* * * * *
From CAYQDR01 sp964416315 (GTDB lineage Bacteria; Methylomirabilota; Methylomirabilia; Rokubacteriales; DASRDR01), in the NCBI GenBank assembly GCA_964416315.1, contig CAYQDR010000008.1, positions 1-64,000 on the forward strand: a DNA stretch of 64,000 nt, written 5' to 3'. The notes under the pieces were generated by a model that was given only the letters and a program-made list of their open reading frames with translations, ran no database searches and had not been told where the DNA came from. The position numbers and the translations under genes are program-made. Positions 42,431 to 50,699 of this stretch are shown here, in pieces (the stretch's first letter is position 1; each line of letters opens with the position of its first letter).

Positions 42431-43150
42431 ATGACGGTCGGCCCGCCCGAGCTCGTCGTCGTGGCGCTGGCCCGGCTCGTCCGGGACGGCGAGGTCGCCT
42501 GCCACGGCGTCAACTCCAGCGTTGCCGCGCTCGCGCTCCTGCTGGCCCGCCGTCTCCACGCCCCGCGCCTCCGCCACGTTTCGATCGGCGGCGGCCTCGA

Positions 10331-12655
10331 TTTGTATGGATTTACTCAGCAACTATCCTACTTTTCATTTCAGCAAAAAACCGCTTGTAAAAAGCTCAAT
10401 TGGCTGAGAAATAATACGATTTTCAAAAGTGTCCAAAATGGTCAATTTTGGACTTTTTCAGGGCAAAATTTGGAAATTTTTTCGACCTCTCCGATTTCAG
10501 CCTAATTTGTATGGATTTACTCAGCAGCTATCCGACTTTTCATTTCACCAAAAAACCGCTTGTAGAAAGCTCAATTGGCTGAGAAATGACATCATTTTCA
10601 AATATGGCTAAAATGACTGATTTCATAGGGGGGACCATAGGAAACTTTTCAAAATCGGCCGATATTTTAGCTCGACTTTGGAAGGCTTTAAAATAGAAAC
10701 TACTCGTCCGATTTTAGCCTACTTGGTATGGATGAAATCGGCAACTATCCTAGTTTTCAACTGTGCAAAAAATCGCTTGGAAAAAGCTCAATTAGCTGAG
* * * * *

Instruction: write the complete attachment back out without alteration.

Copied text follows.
From CAYQDR01 sp964416315 (GTDB lineage Bacteria; Methylomirabilota; Methylomirabilia; Rokubacteriales; DASRDR01), in the NCBI GenBank assembly GCA_964416315.1, contig CAYQDR010000008.1, positions 1-64,000 on the forward strand: a DNA stretch of 64,000 nt, written 5' to 3'. The notes under the pieces were generated by a model that was given only the letters and a program-made list of their open reading frames with translations, ran no database searches and had not been told where the DNA came from. The position numbers and the translations under genes are program-made. Positions 42,431 to 50,699 of this stretch are shown here, in pieces (the stretch's first letter is position 1; each line of letters opens with the position of its first letter).

Positions 42431-43150
42431 ATGACGGTCGGCCCGCCCGAGCTCGTCGTCGTGGCGCTGGCCCGGCTCGTCCGGGACGGCGAGGTCGCCT
42501 GCCACGGCGTCAACTCCAGCGTTGCCGCGCTCGCGCTCCTGCTGGCCCGCCGTCTCCACGCCCCGCGCCTCCGCCACGTTTCGATCGGCGGCGGCCTCGA

Positions 10331-12655
10331 TTTGTATGGATTTACTCAGCAACTATCCTACTTTTCATTTCAGCAAAAAACCGCTTGTAAAAAGCTCAAT
10401 TGGCTGAGAAATAATACGATTTTCAAAAGTGTCCAAAATGGTCAATTTTGGACTTTTTCAGGGCAAAATTTGGAAATTTTTTCGACCTCTCCGATTTCAG
10501 CCTAATTTGTATGGATTTACTCAGCAGCTATCCGACTTTTCATTTCACCAAAAAACCGCTTGTAGAAAGCTCAATTGGCTGAGAAATGACATCATTTTCA
10601 AATATGGCTAAAATGACTGATTTCATAGGGGGGACCATAGGAAACTTTTCAAAATCGGCCGATATTTTAGCTCGACTTTGGAAGGCTTTAAAATAGAAAC
10701 TACTCGTCCGATTTTAGCCTACTTGGTATGGATGAAATCGGCAACTATCCTAGTTTTCAACTGTGCAAAAAATCGCTTGGAAAAAGCTCAATTAGCTGAG